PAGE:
- In June 2006, the Shimla High Court ordered the government to enforce rules on packaging and labelling of tobacco products in compliance with Cigarettes and Other Tobacco Products Act (COTPA) and Framework Convention on Tobacco Control (FCTC) guidelines by February 2008. In July, The Ministry of Health and Family Welfare (MoHFW) released a set of field tested Graphic Health warning labels (GHWLs) to be used on cigarette, bidi and smokeless tobacco packages for public review.
- The MoHFW first proposed the skull and crossbones in the late 1980s, but it was not implemented due to strong industry opposition. The cigarette and bidi industries continued to lobby heavily against the GHWLs,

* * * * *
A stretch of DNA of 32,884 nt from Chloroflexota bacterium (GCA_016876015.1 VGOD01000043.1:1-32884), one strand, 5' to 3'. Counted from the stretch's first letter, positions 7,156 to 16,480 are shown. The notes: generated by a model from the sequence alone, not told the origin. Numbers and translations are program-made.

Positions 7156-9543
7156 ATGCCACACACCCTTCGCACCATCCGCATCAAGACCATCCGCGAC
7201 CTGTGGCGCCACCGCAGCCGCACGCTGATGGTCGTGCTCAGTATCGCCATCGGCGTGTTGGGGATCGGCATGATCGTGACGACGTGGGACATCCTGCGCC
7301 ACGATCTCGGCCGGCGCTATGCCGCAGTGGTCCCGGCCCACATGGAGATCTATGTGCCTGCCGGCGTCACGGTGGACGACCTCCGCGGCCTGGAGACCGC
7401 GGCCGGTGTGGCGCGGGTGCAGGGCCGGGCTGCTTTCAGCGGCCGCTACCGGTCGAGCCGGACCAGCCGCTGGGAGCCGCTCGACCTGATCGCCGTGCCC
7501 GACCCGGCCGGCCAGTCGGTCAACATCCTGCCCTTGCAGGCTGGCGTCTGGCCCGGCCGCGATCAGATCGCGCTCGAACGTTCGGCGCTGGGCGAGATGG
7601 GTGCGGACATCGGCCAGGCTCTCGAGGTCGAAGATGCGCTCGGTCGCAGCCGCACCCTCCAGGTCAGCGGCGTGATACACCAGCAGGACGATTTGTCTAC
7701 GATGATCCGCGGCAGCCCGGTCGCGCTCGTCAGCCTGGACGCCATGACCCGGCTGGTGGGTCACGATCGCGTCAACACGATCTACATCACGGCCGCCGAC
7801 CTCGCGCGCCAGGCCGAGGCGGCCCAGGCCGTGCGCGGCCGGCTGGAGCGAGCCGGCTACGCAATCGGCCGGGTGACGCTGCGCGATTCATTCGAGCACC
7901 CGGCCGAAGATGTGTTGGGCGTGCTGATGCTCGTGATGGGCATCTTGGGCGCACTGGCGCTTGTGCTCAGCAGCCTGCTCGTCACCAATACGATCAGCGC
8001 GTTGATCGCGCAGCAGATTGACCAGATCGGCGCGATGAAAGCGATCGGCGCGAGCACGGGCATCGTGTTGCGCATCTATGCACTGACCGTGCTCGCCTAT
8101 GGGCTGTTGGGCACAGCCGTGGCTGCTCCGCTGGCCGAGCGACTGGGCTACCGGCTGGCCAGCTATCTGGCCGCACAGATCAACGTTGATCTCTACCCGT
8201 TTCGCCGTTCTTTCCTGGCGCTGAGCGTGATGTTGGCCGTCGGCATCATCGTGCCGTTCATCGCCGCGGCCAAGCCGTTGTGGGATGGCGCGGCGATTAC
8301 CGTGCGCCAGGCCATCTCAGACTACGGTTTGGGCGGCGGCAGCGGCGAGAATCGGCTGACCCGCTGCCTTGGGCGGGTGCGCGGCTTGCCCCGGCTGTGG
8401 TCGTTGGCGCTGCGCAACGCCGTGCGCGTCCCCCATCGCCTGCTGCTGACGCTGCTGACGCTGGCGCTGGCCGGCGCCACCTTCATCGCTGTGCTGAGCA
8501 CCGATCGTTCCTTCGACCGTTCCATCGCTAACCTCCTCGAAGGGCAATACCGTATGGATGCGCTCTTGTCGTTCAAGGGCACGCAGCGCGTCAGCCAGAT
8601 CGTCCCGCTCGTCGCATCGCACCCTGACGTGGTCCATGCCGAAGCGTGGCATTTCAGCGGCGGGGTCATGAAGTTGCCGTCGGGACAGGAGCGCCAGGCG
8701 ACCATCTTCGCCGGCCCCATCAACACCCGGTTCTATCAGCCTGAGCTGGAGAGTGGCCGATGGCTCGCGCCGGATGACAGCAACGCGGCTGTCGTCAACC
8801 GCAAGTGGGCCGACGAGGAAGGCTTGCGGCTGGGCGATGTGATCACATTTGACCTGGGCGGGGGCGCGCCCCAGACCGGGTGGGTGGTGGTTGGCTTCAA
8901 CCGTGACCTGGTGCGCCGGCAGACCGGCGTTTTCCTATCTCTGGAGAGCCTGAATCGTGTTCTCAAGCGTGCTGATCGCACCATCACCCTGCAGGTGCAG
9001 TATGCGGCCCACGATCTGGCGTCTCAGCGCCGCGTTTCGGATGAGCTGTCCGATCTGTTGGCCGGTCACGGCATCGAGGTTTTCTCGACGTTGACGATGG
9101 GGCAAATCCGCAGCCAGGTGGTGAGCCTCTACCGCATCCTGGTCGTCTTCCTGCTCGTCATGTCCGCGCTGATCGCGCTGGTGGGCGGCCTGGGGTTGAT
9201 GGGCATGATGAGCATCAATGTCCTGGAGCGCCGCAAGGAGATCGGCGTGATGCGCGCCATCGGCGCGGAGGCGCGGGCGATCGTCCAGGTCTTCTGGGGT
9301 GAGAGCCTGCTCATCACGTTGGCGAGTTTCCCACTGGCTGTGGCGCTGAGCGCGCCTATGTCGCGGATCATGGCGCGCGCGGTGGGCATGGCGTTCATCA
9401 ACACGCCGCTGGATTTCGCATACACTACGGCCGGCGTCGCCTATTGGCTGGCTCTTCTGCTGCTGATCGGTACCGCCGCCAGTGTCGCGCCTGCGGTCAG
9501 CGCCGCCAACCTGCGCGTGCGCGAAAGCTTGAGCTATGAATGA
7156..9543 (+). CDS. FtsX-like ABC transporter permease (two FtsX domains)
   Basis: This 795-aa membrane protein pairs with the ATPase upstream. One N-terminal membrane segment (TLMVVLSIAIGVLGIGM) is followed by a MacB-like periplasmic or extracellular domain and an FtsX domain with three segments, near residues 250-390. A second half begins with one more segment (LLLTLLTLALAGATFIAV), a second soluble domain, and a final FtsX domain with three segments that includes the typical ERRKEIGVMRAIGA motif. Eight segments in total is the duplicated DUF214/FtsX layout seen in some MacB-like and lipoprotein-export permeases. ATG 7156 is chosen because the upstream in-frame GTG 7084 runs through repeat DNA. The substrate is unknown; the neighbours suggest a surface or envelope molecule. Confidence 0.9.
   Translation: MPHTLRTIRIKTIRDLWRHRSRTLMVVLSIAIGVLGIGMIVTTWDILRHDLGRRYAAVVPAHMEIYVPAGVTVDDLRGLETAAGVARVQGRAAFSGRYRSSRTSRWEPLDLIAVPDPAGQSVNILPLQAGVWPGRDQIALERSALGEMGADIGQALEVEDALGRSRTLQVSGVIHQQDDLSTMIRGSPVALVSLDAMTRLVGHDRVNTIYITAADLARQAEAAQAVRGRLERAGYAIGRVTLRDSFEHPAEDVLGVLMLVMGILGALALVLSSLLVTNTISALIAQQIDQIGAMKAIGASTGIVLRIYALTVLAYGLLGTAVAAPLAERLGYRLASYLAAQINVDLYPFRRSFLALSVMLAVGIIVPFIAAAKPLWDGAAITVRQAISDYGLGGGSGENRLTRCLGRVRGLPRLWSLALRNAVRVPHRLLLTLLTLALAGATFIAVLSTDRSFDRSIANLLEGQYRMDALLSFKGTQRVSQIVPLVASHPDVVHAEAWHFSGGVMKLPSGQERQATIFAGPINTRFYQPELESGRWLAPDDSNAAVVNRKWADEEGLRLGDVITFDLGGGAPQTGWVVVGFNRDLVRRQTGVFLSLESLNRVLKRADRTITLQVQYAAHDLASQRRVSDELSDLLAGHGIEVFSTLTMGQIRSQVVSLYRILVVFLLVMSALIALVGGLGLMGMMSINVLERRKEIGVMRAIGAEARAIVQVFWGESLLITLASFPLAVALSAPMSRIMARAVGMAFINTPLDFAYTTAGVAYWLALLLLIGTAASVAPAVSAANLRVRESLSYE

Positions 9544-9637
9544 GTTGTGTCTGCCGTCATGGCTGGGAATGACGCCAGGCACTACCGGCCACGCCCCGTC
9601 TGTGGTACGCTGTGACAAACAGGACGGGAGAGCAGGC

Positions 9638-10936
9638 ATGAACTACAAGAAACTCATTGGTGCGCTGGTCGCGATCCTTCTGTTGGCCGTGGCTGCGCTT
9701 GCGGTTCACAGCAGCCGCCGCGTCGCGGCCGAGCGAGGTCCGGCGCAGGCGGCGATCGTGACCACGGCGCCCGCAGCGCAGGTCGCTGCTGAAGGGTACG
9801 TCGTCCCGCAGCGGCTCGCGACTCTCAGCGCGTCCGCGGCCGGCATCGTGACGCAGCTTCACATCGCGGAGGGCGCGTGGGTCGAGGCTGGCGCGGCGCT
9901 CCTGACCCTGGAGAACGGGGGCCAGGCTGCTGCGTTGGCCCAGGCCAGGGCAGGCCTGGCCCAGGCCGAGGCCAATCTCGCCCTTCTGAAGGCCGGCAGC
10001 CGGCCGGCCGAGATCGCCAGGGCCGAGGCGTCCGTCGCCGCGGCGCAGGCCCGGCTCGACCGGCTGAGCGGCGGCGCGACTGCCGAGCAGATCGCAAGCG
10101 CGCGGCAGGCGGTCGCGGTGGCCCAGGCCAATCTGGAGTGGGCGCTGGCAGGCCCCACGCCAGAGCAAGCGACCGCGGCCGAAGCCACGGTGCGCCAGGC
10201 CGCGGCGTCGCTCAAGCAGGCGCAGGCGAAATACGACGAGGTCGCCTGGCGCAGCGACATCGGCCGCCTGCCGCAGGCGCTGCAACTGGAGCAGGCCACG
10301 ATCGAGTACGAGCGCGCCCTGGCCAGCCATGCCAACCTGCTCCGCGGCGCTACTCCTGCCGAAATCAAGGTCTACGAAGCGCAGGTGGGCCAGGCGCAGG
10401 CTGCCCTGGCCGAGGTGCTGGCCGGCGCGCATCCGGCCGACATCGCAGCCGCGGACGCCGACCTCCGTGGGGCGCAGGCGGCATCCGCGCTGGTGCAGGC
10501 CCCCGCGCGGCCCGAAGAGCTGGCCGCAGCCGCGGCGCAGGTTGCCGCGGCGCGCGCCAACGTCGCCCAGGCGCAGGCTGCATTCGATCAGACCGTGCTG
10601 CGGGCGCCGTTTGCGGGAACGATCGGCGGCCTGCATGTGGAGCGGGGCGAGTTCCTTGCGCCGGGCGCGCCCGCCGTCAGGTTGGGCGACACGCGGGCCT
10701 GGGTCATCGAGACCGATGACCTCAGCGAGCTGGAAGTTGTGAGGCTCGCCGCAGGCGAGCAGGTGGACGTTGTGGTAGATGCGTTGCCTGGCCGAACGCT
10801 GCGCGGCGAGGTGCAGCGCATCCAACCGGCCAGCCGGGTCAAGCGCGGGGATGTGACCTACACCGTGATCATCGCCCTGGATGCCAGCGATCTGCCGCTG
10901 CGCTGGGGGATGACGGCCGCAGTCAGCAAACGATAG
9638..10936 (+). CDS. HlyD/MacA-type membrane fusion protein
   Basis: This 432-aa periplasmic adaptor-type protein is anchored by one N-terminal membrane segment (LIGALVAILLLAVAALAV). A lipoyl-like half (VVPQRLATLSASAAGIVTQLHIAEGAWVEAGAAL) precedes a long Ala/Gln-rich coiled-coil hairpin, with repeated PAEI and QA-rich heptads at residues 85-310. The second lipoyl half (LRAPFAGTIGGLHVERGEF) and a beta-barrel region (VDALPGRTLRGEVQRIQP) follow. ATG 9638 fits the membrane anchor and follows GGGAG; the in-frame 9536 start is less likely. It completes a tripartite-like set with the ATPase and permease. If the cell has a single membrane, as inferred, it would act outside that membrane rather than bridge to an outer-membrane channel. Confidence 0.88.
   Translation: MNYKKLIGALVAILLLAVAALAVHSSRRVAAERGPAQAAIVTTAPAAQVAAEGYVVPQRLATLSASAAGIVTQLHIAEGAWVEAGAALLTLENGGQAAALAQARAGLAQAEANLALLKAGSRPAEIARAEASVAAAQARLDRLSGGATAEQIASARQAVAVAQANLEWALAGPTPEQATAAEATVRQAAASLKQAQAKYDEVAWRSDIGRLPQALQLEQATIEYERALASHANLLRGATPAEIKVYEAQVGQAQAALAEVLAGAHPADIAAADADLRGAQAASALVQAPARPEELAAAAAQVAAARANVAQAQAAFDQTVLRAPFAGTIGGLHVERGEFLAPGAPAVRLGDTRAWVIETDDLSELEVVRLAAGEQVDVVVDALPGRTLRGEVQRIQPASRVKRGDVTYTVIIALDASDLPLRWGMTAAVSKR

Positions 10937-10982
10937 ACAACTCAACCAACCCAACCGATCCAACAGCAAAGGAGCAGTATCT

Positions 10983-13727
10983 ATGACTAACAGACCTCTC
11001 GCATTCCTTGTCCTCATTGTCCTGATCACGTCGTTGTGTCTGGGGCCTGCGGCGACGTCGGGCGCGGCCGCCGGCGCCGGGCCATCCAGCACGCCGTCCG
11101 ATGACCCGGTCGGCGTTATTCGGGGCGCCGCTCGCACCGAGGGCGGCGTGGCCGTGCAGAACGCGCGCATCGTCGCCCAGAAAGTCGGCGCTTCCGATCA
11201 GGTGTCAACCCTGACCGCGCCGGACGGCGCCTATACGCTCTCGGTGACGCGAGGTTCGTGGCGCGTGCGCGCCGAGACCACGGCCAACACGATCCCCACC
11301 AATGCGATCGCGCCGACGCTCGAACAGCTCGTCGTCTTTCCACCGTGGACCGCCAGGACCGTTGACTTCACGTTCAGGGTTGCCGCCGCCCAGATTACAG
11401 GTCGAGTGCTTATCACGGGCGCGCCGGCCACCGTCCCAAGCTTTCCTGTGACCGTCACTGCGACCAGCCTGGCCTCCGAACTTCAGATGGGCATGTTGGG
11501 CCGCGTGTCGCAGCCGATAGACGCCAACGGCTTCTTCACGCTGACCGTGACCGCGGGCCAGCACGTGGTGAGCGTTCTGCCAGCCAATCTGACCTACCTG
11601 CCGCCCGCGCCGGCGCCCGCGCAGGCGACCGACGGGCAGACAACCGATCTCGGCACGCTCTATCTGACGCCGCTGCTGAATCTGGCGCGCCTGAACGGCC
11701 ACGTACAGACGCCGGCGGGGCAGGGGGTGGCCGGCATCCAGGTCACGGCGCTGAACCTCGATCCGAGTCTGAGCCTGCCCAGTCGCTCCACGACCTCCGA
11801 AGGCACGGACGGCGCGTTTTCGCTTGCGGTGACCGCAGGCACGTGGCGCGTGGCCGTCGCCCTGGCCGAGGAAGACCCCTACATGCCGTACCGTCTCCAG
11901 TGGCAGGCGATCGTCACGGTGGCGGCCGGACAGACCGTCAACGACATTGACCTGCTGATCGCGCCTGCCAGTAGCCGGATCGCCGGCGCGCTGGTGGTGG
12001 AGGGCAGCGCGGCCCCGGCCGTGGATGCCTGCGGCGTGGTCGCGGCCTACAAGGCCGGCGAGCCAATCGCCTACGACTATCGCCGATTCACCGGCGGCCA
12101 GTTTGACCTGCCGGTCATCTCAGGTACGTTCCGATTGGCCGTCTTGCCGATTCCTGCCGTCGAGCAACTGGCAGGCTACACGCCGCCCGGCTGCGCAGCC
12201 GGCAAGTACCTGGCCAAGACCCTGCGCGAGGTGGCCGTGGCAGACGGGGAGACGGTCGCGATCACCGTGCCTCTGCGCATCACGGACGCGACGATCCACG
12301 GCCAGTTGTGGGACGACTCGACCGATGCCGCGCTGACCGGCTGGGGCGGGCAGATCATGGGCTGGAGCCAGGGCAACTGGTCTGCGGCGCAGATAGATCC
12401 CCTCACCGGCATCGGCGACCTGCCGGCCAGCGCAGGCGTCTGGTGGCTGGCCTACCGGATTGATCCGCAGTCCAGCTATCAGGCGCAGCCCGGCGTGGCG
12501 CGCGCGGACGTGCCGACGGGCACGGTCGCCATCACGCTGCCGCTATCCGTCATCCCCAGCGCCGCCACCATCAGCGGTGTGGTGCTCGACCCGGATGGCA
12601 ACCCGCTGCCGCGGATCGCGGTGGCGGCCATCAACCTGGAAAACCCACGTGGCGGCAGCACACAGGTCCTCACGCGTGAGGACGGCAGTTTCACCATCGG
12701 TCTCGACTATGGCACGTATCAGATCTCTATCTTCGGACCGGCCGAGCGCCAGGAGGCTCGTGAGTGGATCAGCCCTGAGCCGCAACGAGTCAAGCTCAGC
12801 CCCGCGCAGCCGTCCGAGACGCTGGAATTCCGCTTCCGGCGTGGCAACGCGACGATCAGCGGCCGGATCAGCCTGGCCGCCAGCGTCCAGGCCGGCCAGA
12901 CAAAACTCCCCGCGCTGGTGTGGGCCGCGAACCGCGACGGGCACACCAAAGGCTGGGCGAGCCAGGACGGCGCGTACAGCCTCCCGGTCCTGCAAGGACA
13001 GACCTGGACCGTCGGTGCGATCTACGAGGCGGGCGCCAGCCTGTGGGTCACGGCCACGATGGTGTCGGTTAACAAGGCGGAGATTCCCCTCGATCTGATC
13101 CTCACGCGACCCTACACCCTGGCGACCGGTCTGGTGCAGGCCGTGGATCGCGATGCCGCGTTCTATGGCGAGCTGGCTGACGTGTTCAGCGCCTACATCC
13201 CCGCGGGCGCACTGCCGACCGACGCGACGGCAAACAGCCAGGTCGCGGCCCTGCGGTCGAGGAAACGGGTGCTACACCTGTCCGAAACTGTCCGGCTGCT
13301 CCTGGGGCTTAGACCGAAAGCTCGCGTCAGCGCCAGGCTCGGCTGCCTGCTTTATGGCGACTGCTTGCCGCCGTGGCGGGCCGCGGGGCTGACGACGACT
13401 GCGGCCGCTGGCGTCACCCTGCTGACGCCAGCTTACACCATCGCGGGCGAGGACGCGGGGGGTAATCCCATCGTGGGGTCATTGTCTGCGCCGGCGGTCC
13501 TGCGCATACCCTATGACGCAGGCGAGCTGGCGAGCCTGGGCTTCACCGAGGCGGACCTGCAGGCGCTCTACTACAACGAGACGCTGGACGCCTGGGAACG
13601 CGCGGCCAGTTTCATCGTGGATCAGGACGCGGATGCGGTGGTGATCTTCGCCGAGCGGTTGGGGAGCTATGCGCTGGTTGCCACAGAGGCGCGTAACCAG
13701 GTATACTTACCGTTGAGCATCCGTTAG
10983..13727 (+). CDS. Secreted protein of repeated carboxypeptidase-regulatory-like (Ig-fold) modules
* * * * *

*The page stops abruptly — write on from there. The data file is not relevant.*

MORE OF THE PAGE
- In January 2007, the MoHFW delayed implementation until 1 June 2007, and in February it requested that the prime minister create a task force to further study the issue. In response, the prime minister created a task force called the Group of Ministers (GOM) to study GHWLs and make recommendations.
- A survey of more than a thousand people showed that the skull and crossbones symbol was understood to indicate danger by illiterate rural populations and that more than ninety per cent of Muslims and Hindus agreed that the symbol did not offend their religious sensibilities.
Sourced from http://tobaccocontrol.bmj.com/